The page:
"In Wilmington these hard-working, tax-paying businessmen could lose their properties to wealthy developers," she said.
Reed too, said the city's intention is clear: Leaders want to "recycle" the properties - now owned by 50 people and including 38 businesses but no residential lots - into wealthier hands, he said.
Laws could aid property owners
Wilmington attorney Rich Abbott, who is representing a group of the South Wilmington property owners who have banded together to fight the city's effort, said most of the properties are not blighted. He expects that to be one of the things he will argue if the matter ends up in court, which he said is a virtual certainty if the council passes two eminent domain-related measures tonight.
"The Achilles' heel of the city argument is that the area in question is blighted," he said. "I don't think it is [blighted], and the city to this point certainly hasn't demonstrated that it is."
Existing state laws also could strengthen the property owners' case, Reed said.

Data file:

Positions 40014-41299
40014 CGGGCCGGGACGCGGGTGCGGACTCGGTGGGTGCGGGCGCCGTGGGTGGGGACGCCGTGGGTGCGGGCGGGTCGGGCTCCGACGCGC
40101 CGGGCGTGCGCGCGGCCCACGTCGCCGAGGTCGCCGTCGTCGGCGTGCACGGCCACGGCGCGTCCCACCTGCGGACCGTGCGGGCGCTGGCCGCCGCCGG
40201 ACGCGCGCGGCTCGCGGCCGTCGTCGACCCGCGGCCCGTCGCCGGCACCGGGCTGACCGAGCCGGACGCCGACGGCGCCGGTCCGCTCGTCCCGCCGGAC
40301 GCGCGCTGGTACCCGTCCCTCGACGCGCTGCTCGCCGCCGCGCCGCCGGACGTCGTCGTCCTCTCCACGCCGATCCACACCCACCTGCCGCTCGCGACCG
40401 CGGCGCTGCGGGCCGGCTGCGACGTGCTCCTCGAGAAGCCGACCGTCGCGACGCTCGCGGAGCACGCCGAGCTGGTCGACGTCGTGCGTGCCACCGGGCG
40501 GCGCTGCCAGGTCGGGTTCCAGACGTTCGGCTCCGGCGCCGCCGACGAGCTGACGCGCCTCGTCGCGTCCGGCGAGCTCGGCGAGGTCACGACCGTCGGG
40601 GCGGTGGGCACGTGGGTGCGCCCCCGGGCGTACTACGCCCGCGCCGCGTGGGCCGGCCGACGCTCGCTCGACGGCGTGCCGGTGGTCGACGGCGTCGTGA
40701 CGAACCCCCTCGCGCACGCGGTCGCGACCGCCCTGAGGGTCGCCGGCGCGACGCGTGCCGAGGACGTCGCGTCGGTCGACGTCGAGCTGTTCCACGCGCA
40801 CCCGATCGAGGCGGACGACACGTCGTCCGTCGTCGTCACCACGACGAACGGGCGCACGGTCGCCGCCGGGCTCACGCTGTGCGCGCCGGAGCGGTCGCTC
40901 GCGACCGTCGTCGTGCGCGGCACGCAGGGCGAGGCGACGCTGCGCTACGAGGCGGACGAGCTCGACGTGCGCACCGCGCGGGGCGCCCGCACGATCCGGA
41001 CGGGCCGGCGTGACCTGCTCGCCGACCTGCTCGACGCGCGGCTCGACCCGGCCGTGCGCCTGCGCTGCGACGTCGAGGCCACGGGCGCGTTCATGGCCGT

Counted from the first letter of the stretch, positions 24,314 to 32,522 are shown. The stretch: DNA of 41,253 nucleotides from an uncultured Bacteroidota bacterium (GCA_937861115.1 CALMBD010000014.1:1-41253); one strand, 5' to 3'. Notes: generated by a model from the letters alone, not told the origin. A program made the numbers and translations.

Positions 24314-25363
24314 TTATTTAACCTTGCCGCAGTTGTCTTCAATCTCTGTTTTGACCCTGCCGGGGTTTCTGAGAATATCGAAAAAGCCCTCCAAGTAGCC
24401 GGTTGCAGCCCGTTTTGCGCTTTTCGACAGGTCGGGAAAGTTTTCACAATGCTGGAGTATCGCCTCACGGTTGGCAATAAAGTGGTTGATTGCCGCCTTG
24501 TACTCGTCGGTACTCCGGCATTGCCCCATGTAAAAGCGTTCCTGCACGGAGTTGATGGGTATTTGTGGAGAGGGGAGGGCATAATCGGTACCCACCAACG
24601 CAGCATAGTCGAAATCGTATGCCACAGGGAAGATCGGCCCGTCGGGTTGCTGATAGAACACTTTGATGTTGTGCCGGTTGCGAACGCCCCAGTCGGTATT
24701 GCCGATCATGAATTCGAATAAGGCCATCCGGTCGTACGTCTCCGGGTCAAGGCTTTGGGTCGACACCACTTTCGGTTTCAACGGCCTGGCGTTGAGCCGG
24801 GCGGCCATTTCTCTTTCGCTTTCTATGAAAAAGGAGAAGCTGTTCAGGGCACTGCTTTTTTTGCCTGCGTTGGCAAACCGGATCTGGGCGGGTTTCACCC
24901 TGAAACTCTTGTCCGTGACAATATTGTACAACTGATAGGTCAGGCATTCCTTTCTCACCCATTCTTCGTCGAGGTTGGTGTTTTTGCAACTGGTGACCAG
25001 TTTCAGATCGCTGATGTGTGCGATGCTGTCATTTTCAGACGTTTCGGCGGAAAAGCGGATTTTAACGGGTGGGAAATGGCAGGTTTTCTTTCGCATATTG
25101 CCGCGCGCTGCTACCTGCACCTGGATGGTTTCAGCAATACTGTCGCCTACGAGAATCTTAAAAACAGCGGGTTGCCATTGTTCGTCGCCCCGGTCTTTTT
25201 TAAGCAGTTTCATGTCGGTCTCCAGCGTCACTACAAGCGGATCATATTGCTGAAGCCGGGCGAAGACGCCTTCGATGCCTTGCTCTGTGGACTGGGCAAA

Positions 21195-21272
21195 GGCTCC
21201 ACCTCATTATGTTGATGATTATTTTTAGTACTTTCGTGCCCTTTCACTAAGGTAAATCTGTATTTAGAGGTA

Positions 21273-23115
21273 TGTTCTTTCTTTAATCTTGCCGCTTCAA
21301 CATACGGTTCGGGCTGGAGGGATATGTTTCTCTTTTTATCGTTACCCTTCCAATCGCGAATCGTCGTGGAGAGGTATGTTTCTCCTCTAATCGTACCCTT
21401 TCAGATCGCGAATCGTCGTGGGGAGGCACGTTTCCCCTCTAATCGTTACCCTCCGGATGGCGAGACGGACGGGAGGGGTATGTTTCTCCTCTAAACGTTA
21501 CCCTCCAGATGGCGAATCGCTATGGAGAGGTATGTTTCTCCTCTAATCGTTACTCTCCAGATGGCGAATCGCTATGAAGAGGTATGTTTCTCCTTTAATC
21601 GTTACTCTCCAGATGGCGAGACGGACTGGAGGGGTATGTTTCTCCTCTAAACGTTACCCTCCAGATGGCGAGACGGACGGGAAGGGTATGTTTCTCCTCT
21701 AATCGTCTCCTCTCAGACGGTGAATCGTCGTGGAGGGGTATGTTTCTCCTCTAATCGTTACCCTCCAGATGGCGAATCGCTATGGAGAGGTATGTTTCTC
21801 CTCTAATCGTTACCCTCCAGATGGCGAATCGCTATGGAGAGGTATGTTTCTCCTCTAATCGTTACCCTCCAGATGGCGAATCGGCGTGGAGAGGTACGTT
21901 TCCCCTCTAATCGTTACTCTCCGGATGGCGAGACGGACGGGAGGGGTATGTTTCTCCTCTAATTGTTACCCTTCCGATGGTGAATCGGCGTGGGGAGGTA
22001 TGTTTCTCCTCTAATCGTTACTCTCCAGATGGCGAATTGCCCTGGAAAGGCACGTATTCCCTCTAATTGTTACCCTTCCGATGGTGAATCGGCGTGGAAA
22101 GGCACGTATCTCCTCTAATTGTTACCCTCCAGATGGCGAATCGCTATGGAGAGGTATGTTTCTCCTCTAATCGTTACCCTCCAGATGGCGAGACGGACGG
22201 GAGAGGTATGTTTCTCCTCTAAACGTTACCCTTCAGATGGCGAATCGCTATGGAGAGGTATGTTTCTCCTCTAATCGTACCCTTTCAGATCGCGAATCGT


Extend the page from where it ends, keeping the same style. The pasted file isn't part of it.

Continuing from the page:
The city's plan involves amending the South Walnut Street Urban Renewal Plan to rezone the 62 properties from manufacturing to mixed-use designations, specifically prohibiting the properties' existing industrial uses.
However, doing that would mean properties in the South Walnut Street area having more use restrictions than businesses in other areas of the city with the same mixed-use zoning designation. That's illegal under state law, Abbott said.
A new Delaware law, passed in response to the Kelo v. New London case, could further help the property owners, Reed said. The law is designed to limit government's ability to abuse its power of eminent domain, but it hasn't been tested in the courts, he said. Also, there is some decades-old Delaware case law that indicates the state Supreme Court has been skeptical of the policy of taking properties in order to give them to people who would generate more tax money.
"Put those together and you've got an argument," Reed said.
But it's an argument that would likely fare best in the Delaware Supreme Court, he said. Given the decision in the Kelo case, Reed predicted the Wilmington property owners would lose if they tried to fight the condemnation plan at the federal level.
City Economic Development Director Joe Di Pinto said the changes are needed for South Wilmington's future.
"It's a necessary amendment for not just the South Walnut Street Renewal Area, but for Southbridge as well," he said. "The efforts we're making on both places are complementary to each other."
Billboards and petitions